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Marco Rubio's family leave plan doesn't guarantee people family leave

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Hillary Clinton, Bernie Sanders, and Martin O'Malley have all talked about increasing access to paid family leave, and all three Democratic campaigns have converged around Kirsten Gillibrand's FAMILY Act proposal. It would offer up to 12 weeks of paid leave financed through an increase in Social Security taxes.

Last week, Marco Rubio became the first Republican to address the issue, with a plan released to use tax credits to try to encourage more companies to offer leave.

The plan underscores Rubio's signature approach to economic policy issues, which combines an embrace of new ideas with a determination to hew to orthodox conservative red lines, with the apparent contradiction between the two resolved by taking a cavalier attitude toward the budget deficit. Rubio's plan neither raises any new taxes nor burdens businesses with any new regulations. In that sense, it's Rubio, not Jeb Bush, who is the true successor to George W. Bush's political approach — and, to an extent, Ronald Reagan's.

How Marco Rubio's plan works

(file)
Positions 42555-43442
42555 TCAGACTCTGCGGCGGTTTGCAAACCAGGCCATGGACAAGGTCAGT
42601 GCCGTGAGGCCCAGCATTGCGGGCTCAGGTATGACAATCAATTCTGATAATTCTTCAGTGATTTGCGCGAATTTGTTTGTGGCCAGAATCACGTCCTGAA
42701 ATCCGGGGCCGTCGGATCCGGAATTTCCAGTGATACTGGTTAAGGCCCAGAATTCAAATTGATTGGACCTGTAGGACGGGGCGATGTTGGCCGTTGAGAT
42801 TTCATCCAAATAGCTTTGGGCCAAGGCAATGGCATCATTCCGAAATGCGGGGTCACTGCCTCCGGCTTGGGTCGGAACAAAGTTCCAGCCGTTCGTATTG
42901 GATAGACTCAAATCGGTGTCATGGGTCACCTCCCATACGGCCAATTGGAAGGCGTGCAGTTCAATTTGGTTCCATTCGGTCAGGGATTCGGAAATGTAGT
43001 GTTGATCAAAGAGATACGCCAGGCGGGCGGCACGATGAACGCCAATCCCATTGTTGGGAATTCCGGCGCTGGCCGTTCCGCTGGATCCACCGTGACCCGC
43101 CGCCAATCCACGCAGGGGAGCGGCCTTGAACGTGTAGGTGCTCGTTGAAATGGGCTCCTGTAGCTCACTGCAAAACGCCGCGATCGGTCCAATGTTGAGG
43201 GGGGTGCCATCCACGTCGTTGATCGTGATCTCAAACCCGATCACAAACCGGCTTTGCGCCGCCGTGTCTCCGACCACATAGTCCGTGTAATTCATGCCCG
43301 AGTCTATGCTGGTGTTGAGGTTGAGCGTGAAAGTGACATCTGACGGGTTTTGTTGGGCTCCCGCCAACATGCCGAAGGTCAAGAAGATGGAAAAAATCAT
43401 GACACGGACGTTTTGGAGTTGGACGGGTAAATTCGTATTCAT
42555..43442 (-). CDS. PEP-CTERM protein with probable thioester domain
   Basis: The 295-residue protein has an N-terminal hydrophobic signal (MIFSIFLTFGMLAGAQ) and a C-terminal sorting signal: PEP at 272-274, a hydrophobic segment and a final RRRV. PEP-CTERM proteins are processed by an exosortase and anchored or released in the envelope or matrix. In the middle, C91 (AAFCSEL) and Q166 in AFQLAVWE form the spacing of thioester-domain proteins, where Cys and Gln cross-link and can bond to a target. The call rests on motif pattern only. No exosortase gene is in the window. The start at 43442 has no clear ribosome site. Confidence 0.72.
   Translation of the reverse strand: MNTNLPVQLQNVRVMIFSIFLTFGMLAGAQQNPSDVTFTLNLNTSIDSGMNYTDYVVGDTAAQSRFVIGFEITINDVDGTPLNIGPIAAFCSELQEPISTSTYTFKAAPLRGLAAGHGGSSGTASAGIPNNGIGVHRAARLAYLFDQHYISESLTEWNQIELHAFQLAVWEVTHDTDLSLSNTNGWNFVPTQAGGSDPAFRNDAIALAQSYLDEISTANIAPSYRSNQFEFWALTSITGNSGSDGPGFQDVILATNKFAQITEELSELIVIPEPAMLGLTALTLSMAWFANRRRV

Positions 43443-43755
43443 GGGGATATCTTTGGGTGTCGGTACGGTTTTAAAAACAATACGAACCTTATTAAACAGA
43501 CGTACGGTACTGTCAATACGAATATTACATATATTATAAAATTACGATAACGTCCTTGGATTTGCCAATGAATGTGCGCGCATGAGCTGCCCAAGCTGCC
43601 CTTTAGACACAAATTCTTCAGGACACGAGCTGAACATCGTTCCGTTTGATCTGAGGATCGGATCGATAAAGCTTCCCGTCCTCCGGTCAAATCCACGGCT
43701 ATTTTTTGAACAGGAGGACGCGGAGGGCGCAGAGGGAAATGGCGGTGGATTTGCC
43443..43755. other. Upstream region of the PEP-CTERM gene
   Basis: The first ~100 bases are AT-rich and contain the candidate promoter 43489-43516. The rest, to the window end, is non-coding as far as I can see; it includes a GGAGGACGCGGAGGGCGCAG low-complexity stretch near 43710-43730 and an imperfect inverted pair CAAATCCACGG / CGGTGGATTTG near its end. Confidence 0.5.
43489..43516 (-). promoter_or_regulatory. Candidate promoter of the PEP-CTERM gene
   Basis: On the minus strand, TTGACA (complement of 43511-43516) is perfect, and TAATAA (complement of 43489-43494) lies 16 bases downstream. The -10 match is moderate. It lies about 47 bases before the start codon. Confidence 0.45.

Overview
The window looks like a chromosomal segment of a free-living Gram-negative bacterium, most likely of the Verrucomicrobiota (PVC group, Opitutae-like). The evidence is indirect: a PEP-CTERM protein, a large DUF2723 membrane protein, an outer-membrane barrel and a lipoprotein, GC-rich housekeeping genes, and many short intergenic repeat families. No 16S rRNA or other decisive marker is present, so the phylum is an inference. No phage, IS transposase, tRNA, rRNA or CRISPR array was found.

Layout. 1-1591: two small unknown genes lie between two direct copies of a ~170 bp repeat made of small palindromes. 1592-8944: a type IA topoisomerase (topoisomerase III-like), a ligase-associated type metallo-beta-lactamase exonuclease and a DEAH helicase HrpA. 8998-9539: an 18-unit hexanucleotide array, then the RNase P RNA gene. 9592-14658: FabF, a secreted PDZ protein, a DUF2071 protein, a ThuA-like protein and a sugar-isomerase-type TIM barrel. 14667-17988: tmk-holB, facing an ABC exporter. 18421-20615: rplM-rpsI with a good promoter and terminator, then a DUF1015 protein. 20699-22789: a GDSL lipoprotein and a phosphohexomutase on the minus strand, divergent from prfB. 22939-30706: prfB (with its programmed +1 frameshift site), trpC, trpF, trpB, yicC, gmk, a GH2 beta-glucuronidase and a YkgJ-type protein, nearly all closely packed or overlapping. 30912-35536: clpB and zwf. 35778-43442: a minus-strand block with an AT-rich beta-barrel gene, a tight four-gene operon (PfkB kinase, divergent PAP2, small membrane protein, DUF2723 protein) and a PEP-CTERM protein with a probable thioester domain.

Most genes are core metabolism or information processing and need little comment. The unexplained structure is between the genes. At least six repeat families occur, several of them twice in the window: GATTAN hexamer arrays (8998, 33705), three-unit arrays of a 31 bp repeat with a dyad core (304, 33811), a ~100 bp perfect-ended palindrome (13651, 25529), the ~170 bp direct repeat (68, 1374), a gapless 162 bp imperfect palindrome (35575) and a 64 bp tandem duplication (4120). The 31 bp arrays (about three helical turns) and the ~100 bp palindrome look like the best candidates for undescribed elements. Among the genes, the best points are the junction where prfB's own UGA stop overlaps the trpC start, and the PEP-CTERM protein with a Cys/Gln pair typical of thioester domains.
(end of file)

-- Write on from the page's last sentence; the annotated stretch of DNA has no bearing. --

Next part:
The Rubio plan for family leave is fairly simple:

  • Any employer that offers between four and 12 weeks of paid family leave can receive a tax credit defraying 25 percent of the cost, up to $4,000 per employee per year.
  • Leave would be available for new parents, but also to caretakers for sick family members.
  • The tax credit is not "refundable," meaning a business cannot reduce its tax liability below $0 by claiming these credits.

Rubio contrasts these ideas with the "outdated, costly federal mandates coupled with new tax increases" favored by Democrats. A mandatory system, Rubio argues, will "make it harder for women to enter the workforce, while creating an expensive new entitlement," whereas his plan "will support workers — not hold them back."

How Rubio's plan differs from Democrats'

There are, broadly speaking, two big differences between Rubio's approach and the approach Democrats are embracing:

  1. Democratic proposals would be a hassle for businesses, imposing transition costs and management headaches as firms need to switch to a new system.
  2. Rubio's proposal would perpetuate the situation in which the majority of American workers do not enjoy access to generous family leave policies.

Secondarily, they differ in the fact that if Rubio's plan turns out to be widely used (which it very well might not be), then it would lead to a substantial increase in the federal budget deficit. The FAMILY Act's costs are paid for through a tax increase, while Rubio has not specified any offsets for the cost of his tax credits.

Democrats are proposing a big change; Rubio isn't

The good and the bad of Democratic proposals on family leave is that they are offering a big change. The United States would stop being a country where there is no guaranteed family leave and one in four new moms are back at work within two weeks of giving birth.